The present invention relates generally to a system for controlling fuel injection in diesel engines and, more particularly, to a system for controlling fuel injection in a diesel engine that includes a HEUI fuel system. The rate/pressure injection characteristic for a HEUI fuel system is a function of multiple engine conditions that are constantly being monitored and thus has the ability to respond to any engine condition. Because the HEUI fuel system is hydraulically actuated rather than mechanically actuated, its rate/pressure injection characteristic is not dependent on engine speed. The injection rate/pressure characteristic of a HEUI fuel system is a function of oil supply (rail) pressure, which is independent of engine speed and load. As a result a HEUI fuel system can provide a diesel engine with an optimum injection characteristic, regardless of the engine's operating mode. However, transient operating conditions necessitate rapid changes in rail pressure and the prior art system does not always respond to these rapid changes fast enough.
The enhanced control system of this invention incorporates a more sophisticated feed forward control term wherein the feed forward calibration is based on desired rail pressure and RPCV flow and which has been found to be responsible for benefits in transient emissions and engine response and performance.
FIG. 1 is a diagrammatic general schematic view of a hydraulically-actuated electronically-controlled unit injector fuel system, for an internal combustion engine having a plurality of unit injectors;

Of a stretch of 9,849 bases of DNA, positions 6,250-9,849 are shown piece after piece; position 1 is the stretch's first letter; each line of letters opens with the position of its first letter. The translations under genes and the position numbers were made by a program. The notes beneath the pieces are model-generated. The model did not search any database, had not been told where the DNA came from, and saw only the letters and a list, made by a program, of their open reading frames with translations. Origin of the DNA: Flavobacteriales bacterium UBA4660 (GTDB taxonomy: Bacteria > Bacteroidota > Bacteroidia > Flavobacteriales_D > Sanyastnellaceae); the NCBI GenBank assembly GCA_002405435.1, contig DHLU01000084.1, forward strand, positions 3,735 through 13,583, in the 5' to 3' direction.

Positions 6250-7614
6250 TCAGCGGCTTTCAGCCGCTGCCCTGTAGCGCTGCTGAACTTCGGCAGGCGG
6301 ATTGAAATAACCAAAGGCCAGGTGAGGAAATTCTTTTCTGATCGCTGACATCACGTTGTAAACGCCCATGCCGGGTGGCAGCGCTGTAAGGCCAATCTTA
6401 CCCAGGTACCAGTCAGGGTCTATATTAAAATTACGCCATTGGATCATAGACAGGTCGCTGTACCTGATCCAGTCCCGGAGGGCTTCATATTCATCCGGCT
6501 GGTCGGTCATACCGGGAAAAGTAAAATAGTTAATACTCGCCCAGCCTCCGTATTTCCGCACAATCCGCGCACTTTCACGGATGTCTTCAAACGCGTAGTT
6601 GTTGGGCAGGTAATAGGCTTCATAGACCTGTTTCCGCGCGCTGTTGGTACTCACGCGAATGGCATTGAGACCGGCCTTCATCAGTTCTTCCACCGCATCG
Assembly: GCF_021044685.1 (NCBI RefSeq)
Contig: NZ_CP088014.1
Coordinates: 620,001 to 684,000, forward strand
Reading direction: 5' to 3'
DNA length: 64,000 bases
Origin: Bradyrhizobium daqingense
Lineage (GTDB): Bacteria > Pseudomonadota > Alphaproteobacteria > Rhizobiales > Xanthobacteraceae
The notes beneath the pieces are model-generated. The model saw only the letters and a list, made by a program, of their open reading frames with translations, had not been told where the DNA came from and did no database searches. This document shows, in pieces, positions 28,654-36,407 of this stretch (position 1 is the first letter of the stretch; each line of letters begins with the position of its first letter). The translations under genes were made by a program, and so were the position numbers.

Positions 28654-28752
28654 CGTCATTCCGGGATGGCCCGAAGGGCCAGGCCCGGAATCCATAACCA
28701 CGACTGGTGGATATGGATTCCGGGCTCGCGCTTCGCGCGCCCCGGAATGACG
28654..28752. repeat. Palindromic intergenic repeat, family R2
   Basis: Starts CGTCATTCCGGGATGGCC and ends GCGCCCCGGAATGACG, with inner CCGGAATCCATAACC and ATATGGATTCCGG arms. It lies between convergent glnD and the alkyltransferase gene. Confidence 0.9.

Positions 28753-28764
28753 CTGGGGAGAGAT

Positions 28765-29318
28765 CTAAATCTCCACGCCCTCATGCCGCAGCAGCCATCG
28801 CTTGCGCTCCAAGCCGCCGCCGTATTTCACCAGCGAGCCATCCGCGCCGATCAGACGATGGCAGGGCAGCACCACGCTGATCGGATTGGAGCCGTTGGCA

FIG. 2 is a diagrammatic partial cross-sectional view of a unit injector, of the type shown in FIG. 1;
FIG. 3 is a chart illustrating how the prior art duty cycle is calculated;
FIG. 4 is a chart showing the feed forward calculation or best fit line of the prior art operating strategy;
FIG. 5 is a chart that is based on the data contained in TABLE that depict the relationship between RPCV flow, desired rail pressure and duty cycle;
FIG. 6 is a chart showing three of the curves from Fig. in a larger scale; and
FIG. 7 is a chart that is based on actual measured fuel rate in an engine using the improved operating strategy.
The HEUI system will now be described with reference to FIGS. 1 and 2. For a more detailed description, reference should be had to the above-identified U.S. Pat. Nos. 5,121,730 and 5,245,970.
The HEUI system which consists of five major components will be described in general terms with respect to FIG. 1. The five major components of the HEUI system are: